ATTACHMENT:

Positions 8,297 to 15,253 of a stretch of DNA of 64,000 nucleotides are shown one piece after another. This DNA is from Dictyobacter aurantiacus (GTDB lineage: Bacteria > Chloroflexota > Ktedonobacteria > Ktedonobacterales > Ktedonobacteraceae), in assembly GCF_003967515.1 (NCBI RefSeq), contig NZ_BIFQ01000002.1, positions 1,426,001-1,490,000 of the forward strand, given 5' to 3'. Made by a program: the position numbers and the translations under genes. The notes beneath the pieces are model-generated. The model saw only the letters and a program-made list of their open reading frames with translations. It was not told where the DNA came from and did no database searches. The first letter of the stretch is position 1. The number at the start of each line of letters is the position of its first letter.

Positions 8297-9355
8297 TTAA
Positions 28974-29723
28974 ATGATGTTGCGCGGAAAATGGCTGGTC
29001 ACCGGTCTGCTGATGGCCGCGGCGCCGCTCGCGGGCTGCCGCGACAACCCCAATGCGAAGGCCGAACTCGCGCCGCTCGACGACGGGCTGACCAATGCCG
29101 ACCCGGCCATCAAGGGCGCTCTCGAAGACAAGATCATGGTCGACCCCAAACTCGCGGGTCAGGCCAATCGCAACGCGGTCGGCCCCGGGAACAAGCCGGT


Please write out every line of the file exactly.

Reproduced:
Positions 8,297 to 15,253 of a stretch of DNA of 64,000 nucleotides are shown one piece after another. This DNA is from Dictyobacter aurantiacus (GTDB lineage: Bacteria > Chloroflexota > Ktedonobacteria > Ktedonobacterales > Ktedonobacteraceae), in assembly GCF_003967515.1 (NCBI RefSeq), contig NZ_BIFQ01000002.1, positions 1,426,001-1,490,000 of the forward strand, given 5' to 3'. Made by a program: the position numbers and the translations under genes. The notes beneath the pieces are model-generated. The model saw only the letters and a program-made list of their open reading frames with translations. It was not told where the DNA came from and did no database searches. The first letter of the stretch is position 1. The number at the start of each line of letters is the position of its first letter.

Positions 8297-9355
8297 TTAA
Positions 28974-29723
28974 ATGATGTTGCGCGGAAAATGGCTGGTC
29001 ACCGGTCTGCTGATGGCCGCGGCGCCGCTCGCGGGCTGCCGCGACAACCCCAATGCGAAGGCCGAACTCGCGCCGCTCGACGACGGGCTGACCAATGCCG
29101 ACCCGGCCATCAAGGGCGCTCTCGAAGACAAGATCATGGTCGACCCCAAACTCGCGGGTCAGGCCAATCGCAACGCGGTCGGCCCCGGGAACAAGCCGGT